1. 33928.954483
    According to David Chalmers, the virtual entities found in Virtual Reality (VR) and Augmented Reality (AR) environments instantiate virtual properties of a specific kind. It has recently been objected that such a view (i) can’t extend to all types of properties; (ii) leads to a proliferation of property-types; (iii) implausibly ascribes massive errors to VR and AR users; and (iv) faces an analogue of Jackson’s “many-property problem”. My first objective here is to show that advocates of virtual properties can deal with each of these objections. The other goal of this paper is to examine the consequences of Chalmers’ theory in the particular case of AR. If we countenance virtual properties, AR highlights that non-virtual objects can possess both non-virtual and virtual properties. With AR, it also appears that a same non-virtual object can have different and even incompatible properties across augmented environments. Lastly, considering properties in light of AR highlights the risk of an “augmented solipsism”, and calls forth interesting questions about the persistence conditions of non-virtual objects in AR environments.
    Found 9 hours, 25 minutes ago on PhilPapers
  2. 97040.954601
    In recent decades, Bayesian modeling has achieved extraordinary success within perceptual psychology (Knill and Richards, 1996; Rescorla, 2015; Rescorla, 2020a; Rescorla, 2021). Bayesian models posit that the perceptual system assigns subjective probabilities (or credences) to hypotheses regarding distal conditions (e.g. hypotheses regarding possible shapes, sizes, colors, or speeds of perceived objects). The perceptual system deploys its subjective probabilities to estimate distal conditions based upon proximal sensory input (e.g. retinal stimulations). It does so through computations that are fast, automatic, subpersonal, and inaccessible to conscious introspection.
    Found 1 day, 2 hours ago on Michael Rescorla's site
  3. 207186.954624
    We plead for a fluid margin, or mixed/indeterminate buffer zone, between Physical and Non-Physical Causal Closures, and for a Neutrosophic Causal Closure Principle claiming that the chances of all physical effects are determined by their prior partially physical and partially non-physical causes.
    Found 2 days, 9 hours ago on PhilPapers
  4. 207227.954634
    An influential version of the Consequence argument, the most famous argument for the incompatibility of free will and determinism, goes as follows: For an agent to be able to do otherwise, there has to be a possible world with the same laws and the same past as her actual world in which she does otherwise. However, if the actual world is deterministic, there is no such world. Hence, no agent in a deterministic world can ever do otherwise. In this paper, I discuss a recent version of this argument due to Christopher Franklin: the ‘No Opportunity argument’. I argue that the No Opportunity argument overgeneralizes. If its premises were true, things would be obstacles to doing otherwise that have nothing to do with determinism and that intuitively are not obstacles.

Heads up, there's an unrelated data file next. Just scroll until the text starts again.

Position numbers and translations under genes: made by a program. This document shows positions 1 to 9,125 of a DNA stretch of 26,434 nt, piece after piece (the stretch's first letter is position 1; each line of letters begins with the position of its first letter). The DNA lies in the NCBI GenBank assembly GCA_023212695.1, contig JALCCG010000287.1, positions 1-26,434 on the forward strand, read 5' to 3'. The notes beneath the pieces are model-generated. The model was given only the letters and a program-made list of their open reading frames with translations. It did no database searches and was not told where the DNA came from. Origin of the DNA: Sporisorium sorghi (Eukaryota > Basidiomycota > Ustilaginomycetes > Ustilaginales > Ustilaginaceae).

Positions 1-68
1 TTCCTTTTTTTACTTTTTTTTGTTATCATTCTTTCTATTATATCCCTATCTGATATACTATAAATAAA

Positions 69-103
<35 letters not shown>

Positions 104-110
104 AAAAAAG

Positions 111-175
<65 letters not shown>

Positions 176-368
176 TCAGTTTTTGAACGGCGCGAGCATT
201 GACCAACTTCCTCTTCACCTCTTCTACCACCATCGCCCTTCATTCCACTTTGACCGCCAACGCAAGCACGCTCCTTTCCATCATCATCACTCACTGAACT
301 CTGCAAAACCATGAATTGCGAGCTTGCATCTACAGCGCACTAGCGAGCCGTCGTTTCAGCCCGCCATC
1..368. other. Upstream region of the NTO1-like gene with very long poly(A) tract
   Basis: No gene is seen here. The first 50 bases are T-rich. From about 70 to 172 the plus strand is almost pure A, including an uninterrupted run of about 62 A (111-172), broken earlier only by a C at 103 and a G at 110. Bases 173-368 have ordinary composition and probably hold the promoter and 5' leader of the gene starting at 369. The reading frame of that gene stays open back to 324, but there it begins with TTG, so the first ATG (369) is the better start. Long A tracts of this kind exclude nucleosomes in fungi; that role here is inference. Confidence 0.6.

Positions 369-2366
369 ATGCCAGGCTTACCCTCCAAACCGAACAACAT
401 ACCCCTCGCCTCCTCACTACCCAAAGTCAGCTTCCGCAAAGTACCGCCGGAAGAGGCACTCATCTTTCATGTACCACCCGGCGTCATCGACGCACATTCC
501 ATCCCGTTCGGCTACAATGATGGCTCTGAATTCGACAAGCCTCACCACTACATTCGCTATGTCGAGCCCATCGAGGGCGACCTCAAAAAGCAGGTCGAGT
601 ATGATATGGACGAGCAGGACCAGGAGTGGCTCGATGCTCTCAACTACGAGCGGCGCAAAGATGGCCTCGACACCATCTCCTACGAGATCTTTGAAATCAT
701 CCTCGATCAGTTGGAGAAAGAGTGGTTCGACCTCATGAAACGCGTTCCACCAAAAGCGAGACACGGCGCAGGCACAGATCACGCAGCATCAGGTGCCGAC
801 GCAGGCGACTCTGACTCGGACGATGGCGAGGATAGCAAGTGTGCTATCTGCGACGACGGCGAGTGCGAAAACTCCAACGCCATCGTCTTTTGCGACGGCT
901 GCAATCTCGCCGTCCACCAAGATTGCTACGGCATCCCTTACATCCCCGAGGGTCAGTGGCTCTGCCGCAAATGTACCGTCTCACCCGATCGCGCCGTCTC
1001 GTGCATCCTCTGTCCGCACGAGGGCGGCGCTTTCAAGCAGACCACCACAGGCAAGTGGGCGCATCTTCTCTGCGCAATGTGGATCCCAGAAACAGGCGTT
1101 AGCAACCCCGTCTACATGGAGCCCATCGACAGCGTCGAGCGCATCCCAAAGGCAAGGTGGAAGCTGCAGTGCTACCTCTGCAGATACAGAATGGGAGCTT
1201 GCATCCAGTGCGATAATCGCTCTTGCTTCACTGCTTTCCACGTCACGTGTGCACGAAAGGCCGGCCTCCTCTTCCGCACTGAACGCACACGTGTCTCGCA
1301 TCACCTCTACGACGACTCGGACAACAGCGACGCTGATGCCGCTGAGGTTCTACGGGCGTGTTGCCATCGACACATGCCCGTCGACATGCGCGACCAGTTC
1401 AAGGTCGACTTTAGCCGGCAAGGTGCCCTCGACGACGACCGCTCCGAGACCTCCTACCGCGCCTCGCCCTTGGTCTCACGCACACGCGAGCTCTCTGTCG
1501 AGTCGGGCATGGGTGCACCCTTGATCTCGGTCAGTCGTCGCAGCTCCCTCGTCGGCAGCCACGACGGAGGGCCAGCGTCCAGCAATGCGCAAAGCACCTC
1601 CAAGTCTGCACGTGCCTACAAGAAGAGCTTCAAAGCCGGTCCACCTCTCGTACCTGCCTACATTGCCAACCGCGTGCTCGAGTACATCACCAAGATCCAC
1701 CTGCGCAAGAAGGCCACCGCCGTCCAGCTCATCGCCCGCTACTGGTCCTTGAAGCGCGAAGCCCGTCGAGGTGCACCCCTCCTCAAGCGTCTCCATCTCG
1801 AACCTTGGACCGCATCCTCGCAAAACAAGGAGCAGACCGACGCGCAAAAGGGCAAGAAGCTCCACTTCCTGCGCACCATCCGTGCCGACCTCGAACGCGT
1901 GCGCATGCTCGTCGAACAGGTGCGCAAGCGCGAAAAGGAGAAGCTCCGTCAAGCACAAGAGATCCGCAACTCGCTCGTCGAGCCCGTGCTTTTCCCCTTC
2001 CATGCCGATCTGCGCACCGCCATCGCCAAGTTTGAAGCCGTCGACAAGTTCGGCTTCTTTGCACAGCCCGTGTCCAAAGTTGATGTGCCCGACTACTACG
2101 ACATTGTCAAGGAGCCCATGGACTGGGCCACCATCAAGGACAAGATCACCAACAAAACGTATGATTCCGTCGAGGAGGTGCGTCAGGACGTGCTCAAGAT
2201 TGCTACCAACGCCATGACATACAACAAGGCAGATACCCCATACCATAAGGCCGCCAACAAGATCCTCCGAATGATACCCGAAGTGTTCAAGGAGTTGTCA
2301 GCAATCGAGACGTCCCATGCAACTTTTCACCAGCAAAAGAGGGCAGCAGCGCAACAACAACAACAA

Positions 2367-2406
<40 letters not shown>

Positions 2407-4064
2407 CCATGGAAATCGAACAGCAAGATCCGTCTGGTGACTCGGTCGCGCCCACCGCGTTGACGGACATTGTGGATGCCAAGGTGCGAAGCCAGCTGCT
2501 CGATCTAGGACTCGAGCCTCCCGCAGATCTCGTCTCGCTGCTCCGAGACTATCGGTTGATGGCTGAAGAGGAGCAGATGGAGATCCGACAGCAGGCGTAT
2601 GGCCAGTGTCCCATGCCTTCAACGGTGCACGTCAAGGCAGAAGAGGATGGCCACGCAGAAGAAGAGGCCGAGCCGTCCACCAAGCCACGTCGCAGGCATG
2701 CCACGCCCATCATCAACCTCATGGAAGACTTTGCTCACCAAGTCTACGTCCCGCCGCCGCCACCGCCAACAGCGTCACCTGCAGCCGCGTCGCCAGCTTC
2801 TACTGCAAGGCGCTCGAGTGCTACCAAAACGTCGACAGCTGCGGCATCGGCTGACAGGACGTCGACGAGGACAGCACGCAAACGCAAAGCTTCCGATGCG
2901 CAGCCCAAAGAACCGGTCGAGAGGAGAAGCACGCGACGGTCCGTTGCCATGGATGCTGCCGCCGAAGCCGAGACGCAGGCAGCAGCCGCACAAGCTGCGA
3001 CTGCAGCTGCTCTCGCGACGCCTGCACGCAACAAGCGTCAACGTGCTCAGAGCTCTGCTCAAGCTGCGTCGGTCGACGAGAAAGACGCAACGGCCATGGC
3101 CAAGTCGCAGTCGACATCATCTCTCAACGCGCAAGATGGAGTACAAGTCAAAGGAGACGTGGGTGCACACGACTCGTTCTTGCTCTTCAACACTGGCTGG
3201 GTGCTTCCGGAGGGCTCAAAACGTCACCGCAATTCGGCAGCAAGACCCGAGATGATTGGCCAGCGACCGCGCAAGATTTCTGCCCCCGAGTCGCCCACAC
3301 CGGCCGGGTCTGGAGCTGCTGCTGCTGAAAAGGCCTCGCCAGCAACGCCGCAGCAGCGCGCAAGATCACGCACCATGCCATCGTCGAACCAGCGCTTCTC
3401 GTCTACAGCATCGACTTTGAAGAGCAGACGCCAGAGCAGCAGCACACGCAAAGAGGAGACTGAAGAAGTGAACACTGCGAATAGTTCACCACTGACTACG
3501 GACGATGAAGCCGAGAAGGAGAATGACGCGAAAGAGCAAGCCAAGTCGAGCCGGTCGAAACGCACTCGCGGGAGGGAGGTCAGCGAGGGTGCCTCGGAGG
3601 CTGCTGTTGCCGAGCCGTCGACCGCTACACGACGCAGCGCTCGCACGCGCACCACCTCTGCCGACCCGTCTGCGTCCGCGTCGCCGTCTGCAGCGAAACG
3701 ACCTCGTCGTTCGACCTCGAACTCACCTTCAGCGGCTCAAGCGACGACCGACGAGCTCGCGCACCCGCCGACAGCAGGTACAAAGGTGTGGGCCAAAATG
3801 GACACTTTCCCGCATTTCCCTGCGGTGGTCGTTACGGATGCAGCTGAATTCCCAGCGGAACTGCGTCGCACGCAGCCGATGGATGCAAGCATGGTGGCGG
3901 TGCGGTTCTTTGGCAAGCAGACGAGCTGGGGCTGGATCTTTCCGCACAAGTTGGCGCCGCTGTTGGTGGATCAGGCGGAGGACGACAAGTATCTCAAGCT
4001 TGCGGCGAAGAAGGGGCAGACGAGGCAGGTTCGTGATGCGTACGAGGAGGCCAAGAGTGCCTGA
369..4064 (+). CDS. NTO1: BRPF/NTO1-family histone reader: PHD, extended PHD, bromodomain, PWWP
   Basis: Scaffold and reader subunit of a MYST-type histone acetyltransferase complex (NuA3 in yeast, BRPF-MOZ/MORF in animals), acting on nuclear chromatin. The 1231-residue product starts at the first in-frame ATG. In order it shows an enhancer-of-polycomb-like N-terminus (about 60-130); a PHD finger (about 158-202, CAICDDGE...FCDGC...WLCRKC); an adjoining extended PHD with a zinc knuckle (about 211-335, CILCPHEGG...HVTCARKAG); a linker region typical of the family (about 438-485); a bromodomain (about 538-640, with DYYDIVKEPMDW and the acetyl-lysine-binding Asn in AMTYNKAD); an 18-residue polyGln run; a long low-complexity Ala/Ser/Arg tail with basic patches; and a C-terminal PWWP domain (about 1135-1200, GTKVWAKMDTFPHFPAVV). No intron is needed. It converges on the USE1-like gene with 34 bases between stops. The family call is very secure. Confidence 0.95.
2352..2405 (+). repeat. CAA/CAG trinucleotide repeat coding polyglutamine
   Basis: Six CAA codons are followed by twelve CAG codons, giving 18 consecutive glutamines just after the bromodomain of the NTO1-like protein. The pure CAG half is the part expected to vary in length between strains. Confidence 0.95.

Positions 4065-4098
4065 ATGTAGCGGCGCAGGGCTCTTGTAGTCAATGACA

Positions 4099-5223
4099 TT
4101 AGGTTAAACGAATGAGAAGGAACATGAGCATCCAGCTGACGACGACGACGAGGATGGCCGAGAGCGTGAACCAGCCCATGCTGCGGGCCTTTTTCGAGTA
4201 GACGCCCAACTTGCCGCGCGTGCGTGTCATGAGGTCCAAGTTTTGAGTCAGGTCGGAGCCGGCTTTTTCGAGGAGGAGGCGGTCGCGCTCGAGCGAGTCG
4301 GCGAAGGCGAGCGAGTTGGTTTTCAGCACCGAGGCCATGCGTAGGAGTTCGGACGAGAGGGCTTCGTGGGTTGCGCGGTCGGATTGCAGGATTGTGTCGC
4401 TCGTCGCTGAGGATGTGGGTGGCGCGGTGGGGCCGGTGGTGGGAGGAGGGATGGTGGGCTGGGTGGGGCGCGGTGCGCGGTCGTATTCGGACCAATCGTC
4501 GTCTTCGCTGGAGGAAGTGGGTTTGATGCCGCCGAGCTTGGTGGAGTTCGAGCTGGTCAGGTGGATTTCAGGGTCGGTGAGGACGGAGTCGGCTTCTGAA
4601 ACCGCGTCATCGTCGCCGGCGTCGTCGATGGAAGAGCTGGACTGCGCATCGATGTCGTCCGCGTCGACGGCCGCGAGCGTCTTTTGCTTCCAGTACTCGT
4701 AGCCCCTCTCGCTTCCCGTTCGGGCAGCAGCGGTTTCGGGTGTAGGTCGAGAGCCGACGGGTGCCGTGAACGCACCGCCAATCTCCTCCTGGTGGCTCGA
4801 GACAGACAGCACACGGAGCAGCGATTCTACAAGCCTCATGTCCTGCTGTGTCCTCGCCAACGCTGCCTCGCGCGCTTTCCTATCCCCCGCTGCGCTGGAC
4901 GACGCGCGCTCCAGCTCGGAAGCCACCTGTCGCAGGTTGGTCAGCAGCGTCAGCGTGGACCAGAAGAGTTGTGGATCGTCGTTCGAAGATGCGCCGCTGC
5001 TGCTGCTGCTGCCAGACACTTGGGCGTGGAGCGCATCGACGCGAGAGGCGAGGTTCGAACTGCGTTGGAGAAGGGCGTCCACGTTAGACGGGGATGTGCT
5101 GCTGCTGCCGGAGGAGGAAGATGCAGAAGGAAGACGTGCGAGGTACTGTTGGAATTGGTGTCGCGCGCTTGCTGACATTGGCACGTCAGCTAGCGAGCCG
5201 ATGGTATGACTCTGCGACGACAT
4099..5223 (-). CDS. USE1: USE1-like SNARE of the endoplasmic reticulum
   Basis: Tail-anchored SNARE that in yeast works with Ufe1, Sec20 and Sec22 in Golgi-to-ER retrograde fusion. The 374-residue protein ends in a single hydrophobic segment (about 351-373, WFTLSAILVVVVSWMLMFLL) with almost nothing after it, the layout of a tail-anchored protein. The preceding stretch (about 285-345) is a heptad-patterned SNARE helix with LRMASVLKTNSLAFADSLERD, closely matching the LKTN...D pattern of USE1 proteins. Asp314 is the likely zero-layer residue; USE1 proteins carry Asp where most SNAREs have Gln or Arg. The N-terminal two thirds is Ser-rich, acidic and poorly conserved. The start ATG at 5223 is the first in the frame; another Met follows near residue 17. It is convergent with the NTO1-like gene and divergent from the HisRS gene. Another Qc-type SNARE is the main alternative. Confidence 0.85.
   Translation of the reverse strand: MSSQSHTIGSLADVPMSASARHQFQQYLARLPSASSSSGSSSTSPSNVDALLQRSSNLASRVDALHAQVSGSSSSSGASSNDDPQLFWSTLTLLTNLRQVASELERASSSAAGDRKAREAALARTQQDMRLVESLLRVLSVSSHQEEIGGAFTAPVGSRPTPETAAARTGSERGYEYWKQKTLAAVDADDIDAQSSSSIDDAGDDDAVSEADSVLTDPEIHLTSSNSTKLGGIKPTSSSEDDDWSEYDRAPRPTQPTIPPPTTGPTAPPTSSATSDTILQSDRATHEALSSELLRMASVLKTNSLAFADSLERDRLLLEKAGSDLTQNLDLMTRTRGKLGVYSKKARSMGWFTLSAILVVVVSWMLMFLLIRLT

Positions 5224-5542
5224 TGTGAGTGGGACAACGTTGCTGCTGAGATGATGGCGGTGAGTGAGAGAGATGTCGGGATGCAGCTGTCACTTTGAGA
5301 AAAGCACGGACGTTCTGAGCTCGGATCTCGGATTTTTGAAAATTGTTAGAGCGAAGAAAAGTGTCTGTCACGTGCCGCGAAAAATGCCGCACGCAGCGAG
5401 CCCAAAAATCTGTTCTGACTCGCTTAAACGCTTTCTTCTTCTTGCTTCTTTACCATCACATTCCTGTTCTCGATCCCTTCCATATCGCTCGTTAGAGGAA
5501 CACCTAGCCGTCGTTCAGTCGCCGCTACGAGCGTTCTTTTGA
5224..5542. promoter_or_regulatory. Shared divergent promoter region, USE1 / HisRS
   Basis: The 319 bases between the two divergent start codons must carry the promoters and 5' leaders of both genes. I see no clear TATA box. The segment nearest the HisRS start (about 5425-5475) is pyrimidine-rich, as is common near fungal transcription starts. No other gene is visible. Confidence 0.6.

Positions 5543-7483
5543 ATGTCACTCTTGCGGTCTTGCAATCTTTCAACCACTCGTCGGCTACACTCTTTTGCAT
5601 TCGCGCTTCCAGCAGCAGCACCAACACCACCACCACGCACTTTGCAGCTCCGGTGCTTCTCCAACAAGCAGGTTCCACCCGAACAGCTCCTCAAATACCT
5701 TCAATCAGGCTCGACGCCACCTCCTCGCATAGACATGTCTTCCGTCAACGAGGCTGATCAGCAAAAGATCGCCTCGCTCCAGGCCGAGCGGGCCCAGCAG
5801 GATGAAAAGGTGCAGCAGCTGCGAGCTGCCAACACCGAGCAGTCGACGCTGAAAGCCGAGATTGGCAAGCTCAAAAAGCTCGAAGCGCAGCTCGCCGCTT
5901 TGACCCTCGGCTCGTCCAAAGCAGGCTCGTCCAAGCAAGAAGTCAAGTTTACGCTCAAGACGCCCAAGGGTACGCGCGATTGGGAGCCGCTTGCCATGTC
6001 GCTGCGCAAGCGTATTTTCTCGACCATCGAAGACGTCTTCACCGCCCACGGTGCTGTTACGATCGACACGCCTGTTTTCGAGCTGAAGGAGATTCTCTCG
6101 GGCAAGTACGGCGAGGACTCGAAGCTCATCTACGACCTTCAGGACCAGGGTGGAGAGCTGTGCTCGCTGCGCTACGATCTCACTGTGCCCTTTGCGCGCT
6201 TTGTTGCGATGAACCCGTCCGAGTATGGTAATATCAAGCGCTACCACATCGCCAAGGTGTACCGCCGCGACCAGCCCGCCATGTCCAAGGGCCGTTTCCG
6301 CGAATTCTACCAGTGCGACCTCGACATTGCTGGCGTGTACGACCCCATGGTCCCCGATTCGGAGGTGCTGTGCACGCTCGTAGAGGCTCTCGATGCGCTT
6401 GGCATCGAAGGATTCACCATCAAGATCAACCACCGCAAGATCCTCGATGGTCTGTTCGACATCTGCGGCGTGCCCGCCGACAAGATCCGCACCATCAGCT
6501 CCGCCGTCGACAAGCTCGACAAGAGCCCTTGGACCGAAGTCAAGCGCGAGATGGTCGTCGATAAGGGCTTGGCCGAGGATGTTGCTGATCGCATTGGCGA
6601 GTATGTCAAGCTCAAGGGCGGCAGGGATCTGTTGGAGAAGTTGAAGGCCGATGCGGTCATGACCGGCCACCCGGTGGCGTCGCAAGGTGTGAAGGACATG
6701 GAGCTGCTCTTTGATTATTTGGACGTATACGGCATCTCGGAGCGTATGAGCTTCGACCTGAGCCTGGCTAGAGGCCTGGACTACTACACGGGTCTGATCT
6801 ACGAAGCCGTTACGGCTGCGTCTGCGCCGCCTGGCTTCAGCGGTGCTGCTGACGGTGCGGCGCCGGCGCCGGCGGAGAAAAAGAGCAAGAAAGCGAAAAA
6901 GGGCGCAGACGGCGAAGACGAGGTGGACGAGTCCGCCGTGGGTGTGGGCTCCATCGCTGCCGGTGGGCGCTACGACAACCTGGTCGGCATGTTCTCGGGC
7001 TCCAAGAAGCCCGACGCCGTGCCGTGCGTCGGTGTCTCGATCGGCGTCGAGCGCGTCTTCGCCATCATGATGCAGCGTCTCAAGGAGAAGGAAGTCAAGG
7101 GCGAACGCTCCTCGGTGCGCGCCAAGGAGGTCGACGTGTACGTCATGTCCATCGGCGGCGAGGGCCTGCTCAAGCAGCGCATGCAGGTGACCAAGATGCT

Found 2 days, 9 hours ago on PhilPapers
  5. 264937.954642
    According to First-Person Realism, one's own first-person perspective on the world is metaphysically privileged in some way. After clarifying First-Person Realism by reference to parallel debates in the metaphysics of modality and time, I survey eight different arguments in favor of First-Person Realism.
    Found 3 days, 1 hour ago on PhilPapers
  6. 264961.954651
    There are two ways to characterize symmetric relations. One is intensional: necessarily, Rxy iff Ryx. In some discussions of relations, however, what is important is whether or not a relation gives rise to the same completion of a given type (fact, state of affairs, or proposition) for each of its possible applications to some fixed relata. Kit Fine calls relations that do ‘strictly symmetric’. Is there is a difference between the notions of necessary and strict symmetry that would prevent them from being used interchangeably in such discussions? I show that there is. While the notions coincide assuming an intensional account of relations and their completions, according to which relations/completions are identical if they are necessarily coinstantiated/equivalent, they come apart assuming a hyperintensional account, which individuates relations and completions more finely on the basis of relations’ real definitions. I establish this by identifying two definable relations, each of which is necessarily symmetric but nonetheless results in distinct facts when it applies to the same objects in opposite orders. In each case, I argue that these facts are distinct because they have different grounds.
    Found 3 days, 1 hour ago on PhilPapers
  7. 270303.954659
    In this paper, we do two things: first, we offer a metaphysical account of what it is to be an individual person through Hegel’s understanding of the concrete universal; and second, we show how this account of an individual can help in thinking about love. The aim is to show that Hegel’s distinctive account of individuality and universality can do justice to two intuitions about love which appear to be in tension: on the one hand, that love can involve a response to properties that an individual possesses; but on the other hand, what it is to love someone is not just to love their properties, but to love them as the distinct individual they are. We claim that Hegel’s conception of the relation between individuals and their properties, which relies on his account of the concrete universal, can resolve this tension and make sense of this aspect of love.